The Direct-to-Consumer MarketThe direct-to-consumer market is currently the most established sector of local food distribution. Direct-to-consumer means that all middlemen are cut out of the food distribution equation – farmers sell their products directly to consumers, rather than through third parties, such as grocery stores. Common direct-to-consumer operations include:
Community Supported Agriculture (CSAs) are direct-to-consumer programs in which consumers buy a “share” of a local farm’s projected harvest. Consumers are often required to pay for their share of the harvest up front; this arrangement distributes the risks and rewards of farming amongst both consumers and the farmer. CSA participants often pick up their CSA shares in a communal location, or the shares may be delivered directly to customers. The USDA estimates that there may be as many as 2,500 CSAs currently operating in the US. F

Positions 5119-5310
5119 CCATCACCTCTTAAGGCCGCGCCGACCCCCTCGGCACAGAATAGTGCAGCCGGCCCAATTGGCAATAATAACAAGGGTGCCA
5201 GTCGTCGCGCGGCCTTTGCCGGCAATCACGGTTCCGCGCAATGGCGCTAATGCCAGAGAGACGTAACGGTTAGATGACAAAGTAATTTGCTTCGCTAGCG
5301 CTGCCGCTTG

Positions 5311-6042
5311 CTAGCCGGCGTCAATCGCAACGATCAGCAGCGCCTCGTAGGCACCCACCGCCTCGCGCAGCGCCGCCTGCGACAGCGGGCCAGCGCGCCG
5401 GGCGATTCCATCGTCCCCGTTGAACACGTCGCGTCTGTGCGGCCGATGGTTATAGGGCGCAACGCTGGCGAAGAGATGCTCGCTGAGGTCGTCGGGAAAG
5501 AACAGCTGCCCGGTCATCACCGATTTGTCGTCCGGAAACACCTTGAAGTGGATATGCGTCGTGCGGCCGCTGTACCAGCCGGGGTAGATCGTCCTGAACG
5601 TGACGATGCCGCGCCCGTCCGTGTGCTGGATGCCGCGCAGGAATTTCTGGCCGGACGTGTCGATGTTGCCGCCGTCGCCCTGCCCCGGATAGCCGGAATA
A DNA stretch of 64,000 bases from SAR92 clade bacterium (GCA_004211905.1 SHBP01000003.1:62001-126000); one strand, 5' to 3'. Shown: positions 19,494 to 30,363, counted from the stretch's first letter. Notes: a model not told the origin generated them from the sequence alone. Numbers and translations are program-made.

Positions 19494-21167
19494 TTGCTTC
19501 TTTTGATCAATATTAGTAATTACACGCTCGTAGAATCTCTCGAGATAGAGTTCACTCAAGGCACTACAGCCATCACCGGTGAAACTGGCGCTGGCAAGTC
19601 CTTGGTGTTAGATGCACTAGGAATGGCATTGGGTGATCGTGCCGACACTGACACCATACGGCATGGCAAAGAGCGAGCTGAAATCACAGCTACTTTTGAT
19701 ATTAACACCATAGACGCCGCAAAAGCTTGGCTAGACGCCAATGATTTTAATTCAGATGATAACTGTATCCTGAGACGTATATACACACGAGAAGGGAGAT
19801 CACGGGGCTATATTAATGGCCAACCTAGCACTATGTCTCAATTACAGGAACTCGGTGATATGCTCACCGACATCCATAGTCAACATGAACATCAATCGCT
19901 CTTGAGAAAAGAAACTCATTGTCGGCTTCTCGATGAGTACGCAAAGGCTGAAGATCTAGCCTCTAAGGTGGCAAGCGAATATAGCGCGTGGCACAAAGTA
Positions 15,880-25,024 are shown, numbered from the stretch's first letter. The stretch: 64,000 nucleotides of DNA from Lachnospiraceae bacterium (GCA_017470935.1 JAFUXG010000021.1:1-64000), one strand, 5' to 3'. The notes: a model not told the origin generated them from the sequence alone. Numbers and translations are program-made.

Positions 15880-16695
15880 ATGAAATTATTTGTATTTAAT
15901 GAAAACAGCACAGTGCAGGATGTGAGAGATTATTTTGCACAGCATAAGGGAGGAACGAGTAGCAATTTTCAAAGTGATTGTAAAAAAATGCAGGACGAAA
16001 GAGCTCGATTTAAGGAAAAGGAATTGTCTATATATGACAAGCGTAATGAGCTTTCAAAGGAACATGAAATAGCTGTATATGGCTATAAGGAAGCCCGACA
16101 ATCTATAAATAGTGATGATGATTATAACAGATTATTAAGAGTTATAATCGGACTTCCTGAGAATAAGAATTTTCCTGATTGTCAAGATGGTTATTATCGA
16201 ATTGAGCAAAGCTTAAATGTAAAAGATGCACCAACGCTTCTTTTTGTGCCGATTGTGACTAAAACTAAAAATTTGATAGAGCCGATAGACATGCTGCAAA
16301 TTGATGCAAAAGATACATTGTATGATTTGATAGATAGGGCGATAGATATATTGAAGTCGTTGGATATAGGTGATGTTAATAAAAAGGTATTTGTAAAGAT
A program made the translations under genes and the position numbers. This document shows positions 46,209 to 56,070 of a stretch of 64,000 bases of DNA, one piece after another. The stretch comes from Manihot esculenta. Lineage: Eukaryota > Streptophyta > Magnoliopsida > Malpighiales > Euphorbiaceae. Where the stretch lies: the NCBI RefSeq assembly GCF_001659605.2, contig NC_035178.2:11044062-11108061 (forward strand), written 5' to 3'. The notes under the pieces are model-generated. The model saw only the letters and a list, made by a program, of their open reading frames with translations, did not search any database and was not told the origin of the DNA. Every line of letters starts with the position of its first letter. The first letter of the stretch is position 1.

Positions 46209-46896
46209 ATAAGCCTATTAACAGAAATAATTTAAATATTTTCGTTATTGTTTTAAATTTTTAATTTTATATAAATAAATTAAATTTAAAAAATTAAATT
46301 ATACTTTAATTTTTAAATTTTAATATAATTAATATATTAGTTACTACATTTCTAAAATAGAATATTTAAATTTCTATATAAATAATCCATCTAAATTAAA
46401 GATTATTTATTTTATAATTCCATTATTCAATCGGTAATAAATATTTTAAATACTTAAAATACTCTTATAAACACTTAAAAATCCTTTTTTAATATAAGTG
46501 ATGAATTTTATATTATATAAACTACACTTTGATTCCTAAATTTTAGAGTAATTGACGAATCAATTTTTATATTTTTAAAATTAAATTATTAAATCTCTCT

A much smaller proportion of the direct-to-consumer market are options such as pick-your-own farms, on-site farm stands and stores, and gleaning programs, in which consumers are invited to harvest crops that are left in fields, usually after harvest.